Recently, the Ninth Circuit Court of Appeals reexamined when use of a website can bind a consumer to hyperlinked “terms and conditions” containing an arbitration provision that the consumer never saw or read. Affirming the district court, the appeals court held that the plaintiffs in Berman v. Freedom Financial Network, LLC did not enter into a binding agreement to arbitrate because they did not “unambiguously manifest their assent to the terms and conditions when navigating through the [defendants’] websites.”
Berman involved a class action alleging that defendants violated the Telephone Consumer Protection Act. Defendants moved to compel arbitration, arguing that by using their website, plaintiffs agreed to its terms and conditions which included an arbitration provision. The court began its analysis by emphasizing that the party moving to compel arbitration must establish the existence of an “agreement to arbitrate” under applicable state law. Under New York and California law (which produced the same outcome), to form a contract the parties must manifest their mutual assent to the contract terms, and may do so through conduct. As it did in earlier rulings, the court distinguished between “clickwrap” and “browsewrap” online agreements. “Clickwrap” agreements are generally enforceable because they present website users with explicit terms and require them to check an “I agree” box in order to proceed further. By contrast, in “browsewrap” agreements the terms are typically disclosed through a hyperlink and assent is manifested by continued use of the website. A contract can be based upon evidence the consumer had actual knowledge of the terms and conditions. Even absent such evidence, a contract can be based upon “inquiry notice” if (1) the website provided “reasonably conspicuous” notice of the contract terms, and (2) the consumer took some action that unambiguously manifested assent to those terms.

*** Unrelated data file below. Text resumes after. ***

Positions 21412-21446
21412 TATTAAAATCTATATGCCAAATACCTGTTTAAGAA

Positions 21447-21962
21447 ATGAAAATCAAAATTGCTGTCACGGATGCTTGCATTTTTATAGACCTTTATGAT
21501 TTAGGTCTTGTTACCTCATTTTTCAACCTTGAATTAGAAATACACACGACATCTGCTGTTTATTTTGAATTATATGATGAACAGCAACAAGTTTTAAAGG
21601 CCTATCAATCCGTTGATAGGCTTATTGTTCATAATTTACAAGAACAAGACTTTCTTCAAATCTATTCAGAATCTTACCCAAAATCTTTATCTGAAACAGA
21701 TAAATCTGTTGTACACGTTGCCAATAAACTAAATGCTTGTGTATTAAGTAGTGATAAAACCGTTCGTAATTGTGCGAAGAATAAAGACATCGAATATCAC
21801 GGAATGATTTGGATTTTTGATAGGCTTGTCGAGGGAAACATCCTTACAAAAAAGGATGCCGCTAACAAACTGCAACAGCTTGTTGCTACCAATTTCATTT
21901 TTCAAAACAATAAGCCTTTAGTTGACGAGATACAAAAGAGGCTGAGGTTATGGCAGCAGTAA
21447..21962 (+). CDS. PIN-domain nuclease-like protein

The Ninth Circuit concluded that the webpages in Berman did not provide reasonably conspicuous notice of the terms and conditions, including the existence of an arbitration provision. To be conspicuous, “a notice must be displayed in a font size and format such that the court can fairly assume that a reasonably prudent Internet user would have seen it.” Here, the text disclosing the existence of the “Terms and Conditions which includes mandatory arbitration” was printed in tiny gray font, rather than blue font which typically signifies a hyperlink. Moreover, the font was smaller than the font used in the surrounding website elements and “was barely legible to the naked eye.” The surrounding text used larger font which directed the user’s attention away from the hyperlink, as did the overall design of the webpage. Thus, it was not readily apparent that a hyperlink was present. The court noted that these deficiencies might have been avoided by better formatting and the use of blue rather than gray font and capital letters to call attention to the hyperlink.
The court further found that the act of clicking a large green “continue” button did not unambiguously manifest plaintiffs’ assent to be bound by the terms and conditions because there was no explicit notice that clicking the button would constitute assent. Thus, the fact that the notice referred to “mandatory arbitration” was of “no relevance.” According to the court, this notice defect might have been cured by using more specific language such as “By clicking the Continue button, you agree to the Terms and Conditions which includes mandatory arbitration.”
Companies that offer their financial products and services online should take heed of the Ninth Circuit’s scrutiny in Berman when they design their webpages. Care must be taken not only in drafting the substantive terms of the arbitration provision, but also in ensuring that a court asked to enforce the provision will conclude that the consumer agreed to it contractually.